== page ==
Even if you do concept testing on your own as a company, it’s worthwhile to use market research experts to help write the questions.

Prioritize Respondent Experience

Programming setup can sometimes make or break a study. Ensuring that the survey flows logically and is accessible across devices respects respondents' time and increases completion rates.

We've found incorporating specific types of logic jumps and other types of survey programming can really make the user experience better and often leads to higher quality data from better, more passionate responses.

Have Super In-Depth Data Analysis

At the end of the day, it's the depth of analysis that uncovers gems. Our team always takes a comprehensive approach, looking beyond top-line numbers to understand underlying trends and correlations.

It’s more than just looking at the numbers and deciding on a correlation but actually assigning key and valuable insights to a company and how they can directly use that information in their marketing and business strategy to maximize their profits.

Avoid These Things For A Successful Project

In our work on concept testing, we've discovered certain pitfalls that can derail the success of a project.

Steering clear of these mistakes ensures the integrity of your test and the usability of your findings.

Don't Isolate Too Much

It's tempting to examine a concept in a vacuum to control variables, but in practice, this can lead to skewed results.

We've learned it's crucial to consider the broader context of the market and the consumer's everyday environment.

Understanding where your concept sits in the broader ecosystem will give you a truer sense of how it might perform.

Don't Test Everything At Once

A common misstep is to present multiple concepts simultaneously to gauge the 'best' one. This overwhelms participants and muddles results.

Stick to assessing one concept at a time; this approach, usually known as monadic testing, has proven to yield more precise and actionable data for certain projects.

The key is to not do too much all at once.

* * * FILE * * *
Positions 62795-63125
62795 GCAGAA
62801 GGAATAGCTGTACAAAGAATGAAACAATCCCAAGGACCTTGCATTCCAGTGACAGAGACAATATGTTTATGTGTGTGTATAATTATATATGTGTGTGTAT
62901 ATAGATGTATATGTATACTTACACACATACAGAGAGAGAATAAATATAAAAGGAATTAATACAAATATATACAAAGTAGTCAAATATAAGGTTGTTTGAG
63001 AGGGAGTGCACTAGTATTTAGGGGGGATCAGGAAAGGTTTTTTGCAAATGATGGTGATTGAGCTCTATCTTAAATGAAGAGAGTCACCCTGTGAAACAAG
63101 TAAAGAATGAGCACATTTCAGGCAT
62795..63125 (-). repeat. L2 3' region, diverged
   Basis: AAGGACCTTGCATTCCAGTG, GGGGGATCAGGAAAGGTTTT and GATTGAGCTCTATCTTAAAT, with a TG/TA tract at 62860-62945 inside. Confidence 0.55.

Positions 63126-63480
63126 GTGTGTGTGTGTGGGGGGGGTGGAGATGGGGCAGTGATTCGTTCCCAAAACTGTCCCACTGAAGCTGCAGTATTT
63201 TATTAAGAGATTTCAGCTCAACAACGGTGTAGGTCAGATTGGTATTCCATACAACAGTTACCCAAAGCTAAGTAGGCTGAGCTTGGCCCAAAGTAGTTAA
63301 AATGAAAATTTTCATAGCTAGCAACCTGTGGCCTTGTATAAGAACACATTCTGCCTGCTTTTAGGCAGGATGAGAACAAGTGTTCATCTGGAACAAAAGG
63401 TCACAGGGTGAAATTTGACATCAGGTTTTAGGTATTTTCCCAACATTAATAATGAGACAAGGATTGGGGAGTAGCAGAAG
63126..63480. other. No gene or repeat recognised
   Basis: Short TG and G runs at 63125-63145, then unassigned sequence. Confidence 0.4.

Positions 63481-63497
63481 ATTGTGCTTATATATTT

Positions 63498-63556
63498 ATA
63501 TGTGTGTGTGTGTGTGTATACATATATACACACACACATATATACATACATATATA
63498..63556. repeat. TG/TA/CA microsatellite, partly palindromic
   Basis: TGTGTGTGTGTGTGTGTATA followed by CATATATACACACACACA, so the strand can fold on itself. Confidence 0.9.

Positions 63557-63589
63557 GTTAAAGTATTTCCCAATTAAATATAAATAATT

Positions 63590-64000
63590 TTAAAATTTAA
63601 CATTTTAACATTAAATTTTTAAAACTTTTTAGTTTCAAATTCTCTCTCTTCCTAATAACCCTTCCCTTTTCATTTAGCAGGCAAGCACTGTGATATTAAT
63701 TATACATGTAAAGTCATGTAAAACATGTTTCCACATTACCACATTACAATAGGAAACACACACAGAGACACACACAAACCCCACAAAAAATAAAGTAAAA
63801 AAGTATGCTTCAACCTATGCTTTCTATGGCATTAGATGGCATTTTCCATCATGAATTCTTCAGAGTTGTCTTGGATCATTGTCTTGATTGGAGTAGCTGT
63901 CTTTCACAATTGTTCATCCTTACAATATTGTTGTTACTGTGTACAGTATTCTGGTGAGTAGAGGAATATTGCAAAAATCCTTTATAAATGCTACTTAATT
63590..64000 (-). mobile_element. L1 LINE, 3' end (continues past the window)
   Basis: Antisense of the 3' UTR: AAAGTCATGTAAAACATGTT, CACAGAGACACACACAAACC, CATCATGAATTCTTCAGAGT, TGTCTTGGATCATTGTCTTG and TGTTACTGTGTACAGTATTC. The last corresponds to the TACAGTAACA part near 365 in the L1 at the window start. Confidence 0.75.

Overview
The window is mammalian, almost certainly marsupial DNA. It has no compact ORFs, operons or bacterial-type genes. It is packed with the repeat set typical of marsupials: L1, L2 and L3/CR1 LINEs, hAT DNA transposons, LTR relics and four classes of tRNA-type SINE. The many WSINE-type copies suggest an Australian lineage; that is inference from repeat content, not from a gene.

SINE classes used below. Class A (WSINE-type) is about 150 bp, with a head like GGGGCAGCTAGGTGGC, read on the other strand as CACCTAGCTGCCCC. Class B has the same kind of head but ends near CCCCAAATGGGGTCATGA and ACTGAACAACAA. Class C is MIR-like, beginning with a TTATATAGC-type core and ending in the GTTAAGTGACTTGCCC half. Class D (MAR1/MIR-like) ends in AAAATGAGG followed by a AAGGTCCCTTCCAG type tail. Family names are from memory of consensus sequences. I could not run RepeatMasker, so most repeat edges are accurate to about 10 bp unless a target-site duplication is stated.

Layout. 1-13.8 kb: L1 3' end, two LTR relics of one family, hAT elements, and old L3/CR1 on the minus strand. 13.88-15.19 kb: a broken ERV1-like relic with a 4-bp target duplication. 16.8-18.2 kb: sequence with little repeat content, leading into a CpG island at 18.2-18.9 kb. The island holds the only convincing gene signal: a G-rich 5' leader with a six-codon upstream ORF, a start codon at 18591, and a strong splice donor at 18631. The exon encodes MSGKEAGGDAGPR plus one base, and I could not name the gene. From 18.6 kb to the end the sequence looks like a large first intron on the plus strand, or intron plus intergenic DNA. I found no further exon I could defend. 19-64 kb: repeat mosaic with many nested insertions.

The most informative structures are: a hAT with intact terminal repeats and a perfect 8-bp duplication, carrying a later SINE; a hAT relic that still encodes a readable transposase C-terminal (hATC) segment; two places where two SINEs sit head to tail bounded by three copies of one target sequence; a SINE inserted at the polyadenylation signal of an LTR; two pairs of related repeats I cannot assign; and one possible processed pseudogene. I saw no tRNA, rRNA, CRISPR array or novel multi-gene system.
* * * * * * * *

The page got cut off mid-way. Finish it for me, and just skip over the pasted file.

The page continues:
Don't Throw Away The Data

After a concept test, resist the urge to discard data that doesn't support your initial hypothesis.

Our analyses have revealed that this 'negative' data often contains insights that lead to significant improvements. These findings can be the key to refining your concept and making it more market-ready.

Don't Assume Anything

In the world of concept testing, assuming knowledge of your audience's preferences can be a project’s downfall. We've noticed that stakeholders often project their biases onto the data.

Instead, let the data speak for itself and guide decisions without preconceptions. If you have data experts, listen to them and take their advice truthfully.

Final Thoughts

Statistics often back the power of concept testing; real-world examples show time and time again that products refined through consumer feedback have a higher success rate.

It's an arena where the subjective meets the quantitative, with sometimes surprising revelations about what truly resonates with consumers.

Businesses are sometimes shocked by what they find the results to be but great companies will trust the data.

They often find that insight into a customer's future purchase decisions invaluable. It enables them to make data-informed decisions, increasing the probability of a successful launch.

In our experience, we find few secrets more valuable than understanding that concept testing is as much about rejecting unviable ideas as it is about refining good ones.

It's a nuanced field where a simple tweak in design or messaging, identified through testing, can turn potential failure into a market triumph.

Contact Our Concept Testing Market Research Company

Businesses and marketers seeking a successful launch will find concept testing to be their ally. It primes the stage for a product's journey, from idea to tangible success in the marketplace.

Drive Research is a global market research company specializing in various concept testing methodologies.

From concept testing a new product to analyzing different advertising deliverables, our team can provide you with the insights needed for a successful launch.

To learn more about our services, contact Drive Research today. 

  1. Message us on our website
  2. Email us at [email protected]
  3. Call us at 888-725-DATA
  4. Text us at 315-303-2040

austin author bio

Austin Parker

Austin has an extensive background in SEO as he's been blogging since 16 years old back when the internet was in its infancy. As fitting, he holds a Bachelor's degree in English with a concentration in creative writing.

Learn more about Austin, here.